The Children’s Culture House Ama’r by Dorte Mandrup is a public facility for families as part of a neighborhood revitalization in a formerly run-down district in Copenhagen that has emerged as a center for Danish hip hop culture. Designed in a collaboration between the architect and artist Kerstin Bergendal, the conception came out of a series of design workshops with both adults as well as children. The new building is organized as a mountain village, closing off and healing a break in the traditional Copenhagen city block, right at an active street corner.

Mandrup Childrens Culture House 03 Our JUST ONE THING this week is scale and play. The wonderful attraction of this project is the inspiration and thoughtfulness of the design, with a sensitivity to the life of a child and how they can be positively engaged with the environment around them. The central stairs, climbing up the ‘mountain’ and connecting the floor levels, become a play element with the addition of climbing holds and a soft landing at the bottom.

Mandrup Childrens Culture House 13

Image credit: Bo Bolther

Children-scaled windows not only engage the kids on the inside, but also nicely convey to the community that the Culture House is a welcoming place for kids.     Mandrup Childrens Culture House 09 Several spaces in the Culture House were created in response to the children asking for spaces to be alone or with a friend.Mandrup Childrens Culture House 07

Dorte Mandrup

ArchDaily article

Divisare article


  1. Here are the nine principles that came out of the interaction with the kids and parents:
    1. The beach: an adaptable, flexible space with different activities parallel to each other
    2. Bubbles: a short-lived bubble – a space to conduct unpredictable, spontaneous events
    3. The attentive eye: floors, walls and furnishings that encourage playful activities
    4. Changing skin: Surface 1: multifunctional and flexible spaces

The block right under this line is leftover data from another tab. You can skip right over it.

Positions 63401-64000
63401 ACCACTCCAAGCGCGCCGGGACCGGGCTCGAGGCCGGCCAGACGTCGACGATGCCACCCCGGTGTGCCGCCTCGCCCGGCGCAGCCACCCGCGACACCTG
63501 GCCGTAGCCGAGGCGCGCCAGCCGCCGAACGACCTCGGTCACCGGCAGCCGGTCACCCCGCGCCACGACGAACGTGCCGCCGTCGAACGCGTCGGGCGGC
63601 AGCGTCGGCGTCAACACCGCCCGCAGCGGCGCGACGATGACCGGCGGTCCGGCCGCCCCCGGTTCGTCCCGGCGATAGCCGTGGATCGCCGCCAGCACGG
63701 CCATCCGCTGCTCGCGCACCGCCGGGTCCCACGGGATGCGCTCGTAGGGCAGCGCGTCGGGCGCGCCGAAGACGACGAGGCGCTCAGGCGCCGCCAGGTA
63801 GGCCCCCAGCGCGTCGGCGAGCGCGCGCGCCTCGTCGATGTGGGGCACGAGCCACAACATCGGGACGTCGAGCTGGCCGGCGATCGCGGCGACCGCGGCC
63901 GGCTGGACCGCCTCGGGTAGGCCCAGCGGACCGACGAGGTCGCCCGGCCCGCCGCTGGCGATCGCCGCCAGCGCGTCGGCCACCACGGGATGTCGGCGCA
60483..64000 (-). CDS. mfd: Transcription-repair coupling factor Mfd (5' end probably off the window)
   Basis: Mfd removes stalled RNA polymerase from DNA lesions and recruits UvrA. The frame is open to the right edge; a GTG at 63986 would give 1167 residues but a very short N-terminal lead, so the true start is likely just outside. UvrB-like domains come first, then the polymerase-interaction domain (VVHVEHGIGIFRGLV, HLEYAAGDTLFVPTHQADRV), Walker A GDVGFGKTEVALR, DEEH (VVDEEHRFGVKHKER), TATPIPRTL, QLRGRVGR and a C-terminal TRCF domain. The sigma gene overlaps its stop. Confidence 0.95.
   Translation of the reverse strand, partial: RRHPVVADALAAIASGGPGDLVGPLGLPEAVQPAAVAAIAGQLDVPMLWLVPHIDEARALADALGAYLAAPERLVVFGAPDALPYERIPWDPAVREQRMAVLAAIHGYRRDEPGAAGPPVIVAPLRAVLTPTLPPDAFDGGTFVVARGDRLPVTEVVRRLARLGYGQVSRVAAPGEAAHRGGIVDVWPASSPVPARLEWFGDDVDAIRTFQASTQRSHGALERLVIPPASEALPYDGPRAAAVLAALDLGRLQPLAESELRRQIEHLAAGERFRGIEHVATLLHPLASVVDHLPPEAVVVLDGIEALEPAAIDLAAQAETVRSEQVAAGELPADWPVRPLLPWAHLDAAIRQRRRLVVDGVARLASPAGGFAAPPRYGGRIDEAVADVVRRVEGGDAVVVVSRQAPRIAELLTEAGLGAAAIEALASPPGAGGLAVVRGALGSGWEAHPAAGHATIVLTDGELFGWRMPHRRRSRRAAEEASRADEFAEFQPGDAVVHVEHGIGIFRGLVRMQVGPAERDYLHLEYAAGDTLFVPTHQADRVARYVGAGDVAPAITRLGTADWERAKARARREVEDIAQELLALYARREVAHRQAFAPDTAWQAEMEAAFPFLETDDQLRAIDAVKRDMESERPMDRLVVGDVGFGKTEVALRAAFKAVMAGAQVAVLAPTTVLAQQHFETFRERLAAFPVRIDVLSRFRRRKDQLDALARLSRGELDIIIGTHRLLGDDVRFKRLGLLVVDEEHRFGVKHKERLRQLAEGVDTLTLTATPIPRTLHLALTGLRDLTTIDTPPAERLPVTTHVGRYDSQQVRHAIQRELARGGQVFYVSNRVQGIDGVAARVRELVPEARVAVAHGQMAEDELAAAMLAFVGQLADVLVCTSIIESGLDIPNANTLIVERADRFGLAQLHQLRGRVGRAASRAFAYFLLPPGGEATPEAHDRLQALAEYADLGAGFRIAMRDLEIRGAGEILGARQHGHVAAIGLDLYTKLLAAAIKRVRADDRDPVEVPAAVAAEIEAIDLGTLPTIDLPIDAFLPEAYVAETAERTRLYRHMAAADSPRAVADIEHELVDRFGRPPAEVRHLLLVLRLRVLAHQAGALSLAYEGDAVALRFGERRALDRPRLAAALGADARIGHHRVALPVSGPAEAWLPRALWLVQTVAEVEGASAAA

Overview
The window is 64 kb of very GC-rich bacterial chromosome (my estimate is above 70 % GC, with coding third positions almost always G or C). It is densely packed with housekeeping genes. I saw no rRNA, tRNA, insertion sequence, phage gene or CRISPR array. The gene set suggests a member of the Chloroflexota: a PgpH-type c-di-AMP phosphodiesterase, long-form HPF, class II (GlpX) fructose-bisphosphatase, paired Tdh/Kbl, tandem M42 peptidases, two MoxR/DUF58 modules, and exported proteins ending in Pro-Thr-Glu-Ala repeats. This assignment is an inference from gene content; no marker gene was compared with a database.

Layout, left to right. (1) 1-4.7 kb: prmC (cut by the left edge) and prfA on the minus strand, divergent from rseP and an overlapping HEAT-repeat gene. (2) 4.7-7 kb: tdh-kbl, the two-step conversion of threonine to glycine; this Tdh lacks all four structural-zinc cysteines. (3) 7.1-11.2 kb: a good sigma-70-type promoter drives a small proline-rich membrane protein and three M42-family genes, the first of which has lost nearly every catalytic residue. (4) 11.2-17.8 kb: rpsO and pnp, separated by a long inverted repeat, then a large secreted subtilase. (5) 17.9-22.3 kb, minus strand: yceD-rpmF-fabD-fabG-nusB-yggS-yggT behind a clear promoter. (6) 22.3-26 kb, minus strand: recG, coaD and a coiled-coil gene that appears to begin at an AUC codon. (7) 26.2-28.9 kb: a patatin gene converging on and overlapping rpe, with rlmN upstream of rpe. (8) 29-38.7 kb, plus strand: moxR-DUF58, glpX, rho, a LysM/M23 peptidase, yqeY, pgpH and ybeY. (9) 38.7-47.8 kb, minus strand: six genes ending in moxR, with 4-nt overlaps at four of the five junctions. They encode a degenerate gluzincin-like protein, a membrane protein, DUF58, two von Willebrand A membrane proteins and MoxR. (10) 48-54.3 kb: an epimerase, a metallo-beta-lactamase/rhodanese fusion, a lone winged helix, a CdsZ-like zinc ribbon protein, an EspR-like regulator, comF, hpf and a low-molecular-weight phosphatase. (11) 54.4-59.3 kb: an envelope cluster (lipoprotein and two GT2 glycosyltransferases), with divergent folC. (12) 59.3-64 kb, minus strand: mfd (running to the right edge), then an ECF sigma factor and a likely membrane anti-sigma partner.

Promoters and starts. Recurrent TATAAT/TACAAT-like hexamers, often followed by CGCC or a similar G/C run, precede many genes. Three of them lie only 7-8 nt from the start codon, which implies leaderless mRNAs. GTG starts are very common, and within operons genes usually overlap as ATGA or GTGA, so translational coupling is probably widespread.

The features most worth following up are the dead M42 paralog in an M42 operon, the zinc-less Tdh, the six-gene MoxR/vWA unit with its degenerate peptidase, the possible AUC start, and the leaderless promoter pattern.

5. Changing skin: Surface 2: imprecisely defined furnishings for creative processes
    6. Changing skin: Surface 3: architectural surprises
    7. The fantastic space 1: spaces combined in complex forms
    8. The fantastic space 2: unpredictable, inspiring spaces, open to a number of directions
    9. Being alone with someone: play spaces for small groups; semi-closed

  2. I love this idea of urban living that provides ad hoc-type of facilities for families. If you lived in this neighborhood, you could just go there in the evening or weekends with your kids & do creative things. I hope Seattle is ready for this.

  3. A space can still feel “secret” with a low roof overhead while the bottom can be completely open. A tree’s low broad canopy would work even better. Keep the lower plane clear – just up to 3′ and teachers can still see what’s happening, while kids feel they have their own space. We have found that established Cedar trees work best – the broad stretch of branches create a whole space above and around – while still seeing underneath – but a bean fort will be too small to create that feeling. a bean maze! – keep clear the bottom foot, visibility through can still be achieved; or how about a sunflower maze.

    • Fantastic- thanks, Kas. It never occurred to me to simply trim up the bottom. A sunflower maze would be incredible – especially since all the kids have their own sunflower starts!

  4. Wow – love those stairs! Also, the desire to have small, “secret” places is one I heard a lot from kiddos during our playground design charette. We are experimenting with bean teepees and sheet forts, but maintaining clear sight lines for teachers is challenging. Any ideas?

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